May is a time of warming temperatures, cherry blossoms and Memorial Day cookouts. It's also a time when college graduates are forced into the real world, collectively letting out a worried sigh that's accompanied by the question, "What next?" This year's graduating class is entering a volatile world. On one hand, unemployment remains at 8% nationally (and is actually closer to 12.5% for jobseekers ages 20-24). Yet, there is a national labor shortage for engineers of all disciplines, especially mobile app developers. So dire is the shortage of talented developers, startups are being acquired by companies like Google and Facebook not for their products, but for their engineers. Just this week, Facebook purchased mobile app maker Glancee, who immediately pulled its app off Apple's App Store. The company had three employees and only 3,000 unique users. Typical "acqui-hire" transactions such as this value a company in the $1 million per engineer range.
The jobs landscape for graduates is further complicated by the fact that European economies are in shambles. In a stinging editorial aimed at what he describes as overly entitled college graduates, Wall Street Journal columnist Bret Stephens writes,
Your competition is global . . . In places like Ireland, France, India and Spain, your most talented and ambitious peers are graduating into economies even more depressed than America's. Unlike you, they probably speak several languages. They may also have a degree in a hard science or engineering-skills that transfer easily to the more remunerative jobs in investment banks or global consultancies.
All of this, and today's graduate is carrying more college loan debt than ever before. So what is a fresh graduate to do?
If you're an engineer or software developer, go get paid. Finding a job will not be hard for you. Since you have the luxury of choice, pick a company that will satisfy your millennial drive to have a positive impact on the world. Realize that you have skills the world wants badly, but that you know very little about the world and have a ton to learn about life. Go forth and prosper. That is all.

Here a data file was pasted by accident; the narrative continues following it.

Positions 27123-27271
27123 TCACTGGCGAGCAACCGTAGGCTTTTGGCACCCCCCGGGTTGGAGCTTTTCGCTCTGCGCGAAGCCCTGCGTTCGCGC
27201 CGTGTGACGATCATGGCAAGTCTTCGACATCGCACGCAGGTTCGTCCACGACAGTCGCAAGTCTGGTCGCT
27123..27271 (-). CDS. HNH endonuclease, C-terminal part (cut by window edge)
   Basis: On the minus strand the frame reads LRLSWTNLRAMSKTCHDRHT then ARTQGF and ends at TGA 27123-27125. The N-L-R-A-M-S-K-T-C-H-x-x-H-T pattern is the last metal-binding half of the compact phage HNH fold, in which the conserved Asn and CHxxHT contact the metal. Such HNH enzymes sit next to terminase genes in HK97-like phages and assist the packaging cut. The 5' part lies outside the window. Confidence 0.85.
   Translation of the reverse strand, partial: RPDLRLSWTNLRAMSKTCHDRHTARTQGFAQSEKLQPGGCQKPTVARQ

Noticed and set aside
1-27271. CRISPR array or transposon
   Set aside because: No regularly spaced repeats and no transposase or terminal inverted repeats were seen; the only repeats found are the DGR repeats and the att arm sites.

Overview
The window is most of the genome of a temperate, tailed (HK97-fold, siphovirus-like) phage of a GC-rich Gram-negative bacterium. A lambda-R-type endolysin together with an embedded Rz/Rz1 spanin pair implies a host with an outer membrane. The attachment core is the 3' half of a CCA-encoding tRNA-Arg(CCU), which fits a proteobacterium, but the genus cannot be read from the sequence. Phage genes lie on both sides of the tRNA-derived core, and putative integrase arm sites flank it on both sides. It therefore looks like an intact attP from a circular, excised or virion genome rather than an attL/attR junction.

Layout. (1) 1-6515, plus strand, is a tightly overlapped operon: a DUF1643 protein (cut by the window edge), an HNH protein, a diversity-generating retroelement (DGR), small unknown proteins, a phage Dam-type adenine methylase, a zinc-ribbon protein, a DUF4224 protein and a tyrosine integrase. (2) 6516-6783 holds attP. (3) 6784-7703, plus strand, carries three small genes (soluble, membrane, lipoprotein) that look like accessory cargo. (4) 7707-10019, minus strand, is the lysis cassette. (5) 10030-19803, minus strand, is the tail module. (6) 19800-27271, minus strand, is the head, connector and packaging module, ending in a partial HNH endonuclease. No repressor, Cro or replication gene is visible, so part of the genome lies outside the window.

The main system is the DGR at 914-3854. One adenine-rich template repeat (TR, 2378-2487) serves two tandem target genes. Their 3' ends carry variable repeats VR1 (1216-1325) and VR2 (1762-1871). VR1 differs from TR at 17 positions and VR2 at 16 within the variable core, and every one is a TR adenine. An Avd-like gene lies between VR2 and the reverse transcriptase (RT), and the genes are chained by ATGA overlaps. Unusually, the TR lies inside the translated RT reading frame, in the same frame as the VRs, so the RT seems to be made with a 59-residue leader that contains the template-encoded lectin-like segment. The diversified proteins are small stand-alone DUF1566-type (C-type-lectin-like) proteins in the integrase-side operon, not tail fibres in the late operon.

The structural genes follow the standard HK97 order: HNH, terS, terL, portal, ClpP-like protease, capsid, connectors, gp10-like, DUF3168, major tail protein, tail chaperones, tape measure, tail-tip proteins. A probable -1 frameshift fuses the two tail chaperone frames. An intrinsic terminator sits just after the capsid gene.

For the rest of you, just do something. Too often, I see recent graduates in dead-end jobs (or worse, not working at all). They tell me that they are holding out for that perfect job. Years might go by with this approach, and then you're really screwed. That perfect job is not out there. And even if it is, you wouldn't know what it looks like. My advice is pretty simple. Forget the company name, job description, title, and to extent it's possible, the salary. Find one person, or even better, a group of really smart, good people from whom you can learn. Bonus points if these people are in a business or industry that inspires you. Either way, do whatever it takes to get a job there - any job. The job won't matter anyhow, since the average professional in his or her 20s changes jobs every 18 months. What matters most is that you learn, grow and develop skills by just doing something. Get the ball rolling so that when things turn around, you've had some reps.
I had no idea what I was going to do after I graduated from college. Luckily, I stumbled into a job where I was surrounded by brilliant, great people that not only taught me skills, but helped me find a career.
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Robert Hatta is Vice President of Entrepreneurial Talent and assists JumpStart client and portfolio companies in their efforts to recruit and retain entrepreneurial talent at all levels.